Literally millions of people have rallied around the Bernie Sanders’ promise to bring socialism to America, which has already started down that road under the Obama presidency. Sanders and his supporters would like to see socialism instituted completely. Millennials tell pollsters they prefer socialism over capitalism. Sanders’ groupies and Millennials are showing how woefully ignorant they are of not only the history of socialism but the present reality of it wherever it exists today. The truth they should learn right now is that Bernie Sanders’ socialism will not help anyone except a ruling elite.
It is a common misconception that socialism is about helping poor people. Actually, what socialism does is create poor people, and keep them poor. And that’s not by accident.
Under capitalism, rich people become powerful. But under socialism, powerful people become rich. When you look at a socialist country like Venezuela, you find that the rulers are fabulously wealthy even as the ordinary citizenry deals with empty supermarket shelves and electricity rationing.
The daughter of Venezuela’s socialist ruler, Hugo Chavez, is the richest individual in Venezuela, worth billions of dollars, according to the Miami-based Diario Las América. In Cuba, Fidel Castro reportedly has lived — pretty much literally — like a king, even as his subjects dwelt in poverty. In the old Union of Soviet Socialist Republics, as Hedrick Smith reported in his The Russians, the Communist Party big shots had lavish country houses and apartments in town stocked with hand-polished fresh fruit, even as the common people stood in line for hours at state-run stores in the hopes of getting staples.
Venezuela sits on a mountain of oil and has fertile soil in which anything will grow. In spite of these rich advantages that ought to make life comfortable for all of its citizens, socialism has turned Venzuela into a humanitarian disaster. Juan Carlos Hidalgo of the Cato Institute has this to say about Venezuela’s socialism:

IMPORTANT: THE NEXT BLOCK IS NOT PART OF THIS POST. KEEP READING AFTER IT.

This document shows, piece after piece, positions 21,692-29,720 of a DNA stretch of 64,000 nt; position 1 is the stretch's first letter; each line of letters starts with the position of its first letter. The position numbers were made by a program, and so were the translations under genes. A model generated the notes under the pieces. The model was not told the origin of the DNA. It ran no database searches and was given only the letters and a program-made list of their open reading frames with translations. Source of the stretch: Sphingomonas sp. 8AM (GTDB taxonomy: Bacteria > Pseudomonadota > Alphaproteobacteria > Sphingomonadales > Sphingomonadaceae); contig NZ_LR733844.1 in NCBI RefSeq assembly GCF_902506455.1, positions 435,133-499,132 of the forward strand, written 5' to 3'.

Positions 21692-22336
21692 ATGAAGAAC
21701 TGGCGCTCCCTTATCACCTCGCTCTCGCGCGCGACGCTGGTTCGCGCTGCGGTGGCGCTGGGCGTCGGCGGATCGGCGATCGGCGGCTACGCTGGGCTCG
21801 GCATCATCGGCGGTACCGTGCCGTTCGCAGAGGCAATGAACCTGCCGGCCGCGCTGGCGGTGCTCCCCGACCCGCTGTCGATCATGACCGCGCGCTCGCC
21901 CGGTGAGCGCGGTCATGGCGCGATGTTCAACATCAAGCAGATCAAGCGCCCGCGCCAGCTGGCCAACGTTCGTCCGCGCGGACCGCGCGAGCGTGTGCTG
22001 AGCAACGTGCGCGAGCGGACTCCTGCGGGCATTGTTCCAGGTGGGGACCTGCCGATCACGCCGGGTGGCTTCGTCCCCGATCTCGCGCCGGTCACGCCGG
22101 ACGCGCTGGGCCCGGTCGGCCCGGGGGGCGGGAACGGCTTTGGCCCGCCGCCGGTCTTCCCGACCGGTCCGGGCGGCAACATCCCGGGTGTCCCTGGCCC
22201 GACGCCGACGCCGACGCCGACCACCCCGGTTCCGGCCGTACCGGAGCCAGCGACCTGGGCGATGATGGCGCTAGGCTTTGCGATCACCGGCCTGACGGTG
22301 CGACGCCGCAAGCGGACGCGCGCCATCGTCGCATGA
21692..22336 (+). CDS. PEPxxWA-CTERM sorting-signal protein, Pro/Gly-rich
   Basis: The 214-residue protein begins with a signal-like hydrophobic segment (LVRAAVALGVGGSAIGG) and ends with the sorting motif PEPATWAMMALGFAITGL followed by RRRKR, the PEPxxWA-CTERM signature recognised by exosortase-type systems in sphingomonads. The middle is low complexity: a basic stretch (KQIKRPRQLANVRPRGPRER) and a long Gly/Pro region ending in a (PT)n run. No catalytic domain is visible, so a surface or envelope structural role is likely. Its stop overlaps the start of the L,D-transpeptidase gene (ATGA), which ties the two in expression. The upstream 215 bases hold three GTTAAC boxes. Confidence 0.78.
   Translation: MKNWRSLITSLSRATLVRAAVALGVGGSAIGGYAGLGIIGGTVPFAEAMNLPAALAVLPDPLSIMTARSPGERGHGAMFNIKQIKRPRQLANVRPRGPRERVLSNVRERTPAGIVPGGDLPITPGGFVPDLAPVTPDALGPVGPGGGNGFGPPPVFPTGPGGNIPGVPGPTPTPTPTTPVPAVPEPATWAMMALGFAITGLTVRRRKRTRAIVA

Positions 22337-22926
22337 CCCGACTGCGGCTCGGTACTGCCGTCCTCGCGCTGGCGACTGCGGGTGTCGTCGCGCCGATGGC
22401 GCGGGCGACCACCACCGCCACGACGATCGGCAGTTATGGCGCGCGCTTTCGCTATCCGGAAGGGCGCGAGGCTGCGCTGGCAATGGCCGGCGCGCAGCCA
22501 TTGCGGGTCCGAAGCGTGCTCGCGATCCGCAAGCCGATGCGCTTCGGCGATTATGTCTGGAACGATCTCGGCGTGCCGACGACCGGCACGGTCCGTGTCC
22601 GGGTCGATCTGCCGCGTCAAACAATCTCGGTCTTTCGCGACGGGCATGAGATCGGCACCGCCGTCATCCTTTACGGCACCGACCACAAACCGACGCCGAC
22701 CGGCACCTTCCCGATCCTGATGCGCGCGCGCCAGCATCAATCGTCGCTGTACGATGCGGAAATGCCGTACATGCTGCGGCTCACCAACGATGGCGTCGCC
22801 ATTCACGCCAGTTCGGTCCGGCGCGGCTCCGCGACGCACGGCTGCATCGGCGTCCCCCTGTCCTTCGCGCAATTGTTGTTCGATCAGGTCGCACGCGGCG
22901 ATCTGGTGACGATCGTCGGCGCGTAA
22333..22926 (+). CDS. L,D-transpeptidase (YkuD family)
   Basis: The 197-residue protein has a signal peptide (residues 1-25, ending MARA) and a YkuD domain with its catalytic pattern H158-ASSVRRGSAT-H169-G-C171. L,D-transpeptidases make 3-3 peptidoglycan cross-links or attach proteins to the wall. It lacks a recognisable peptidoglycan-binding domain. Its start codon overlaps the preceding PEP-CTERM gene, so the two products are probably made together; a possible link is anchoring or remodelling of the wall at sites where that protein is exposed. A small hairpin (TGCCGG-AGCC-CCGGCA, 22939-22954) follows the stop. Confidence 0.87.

Margaret Thatcher’s dictum that the problem with socialists is that “they always run out of other people’s money” faced a unique challenge in Venezuela: during the course of a decade and a half, the government received nearly $1 trillion in oil revenues— the equivalent in today’s money of more than seven Marshall Plans. This was enough to mask the effect of hundreds of expropriations, stifling economic controls, and otherwise running the private economy into the ground.
Part of the windfall was spent on social programmes, which temporarily improved some social indicators and made the regime popular among poor Venezuelans. But a couple of years ago, the then minister of education admitted that the aim of the regime’s policies was “not to take the people out of poverty so they become middle class and then turn into escuálidos” (a derogatory term to denote opposition members). In other words, the government wanted grateful, dependent voters, not prosperous Venezuelans.
In America the Democrat party often acts in ways similar to the ruling elite in Venezuela. It should be common knowledge that the Democrats, much like the regime in Venezuela, want and need a permanent underclass that will reliably vote for Democrats who promise to keep the welfare checks coming (so will the Republicans, truth be known). Like the Venezuelan dictators, they want grateful dependent voters, not prosperous ones.
Glenn Reynolds ends his column this way:
As the Rainmakers sang, back in the 1980s, “They’ll turn us all into beggars ’cause they’re easier to please.” That’s socialism in a nutshell. The “equality” talk? That’s just for the suckers. Don’t be a sucker.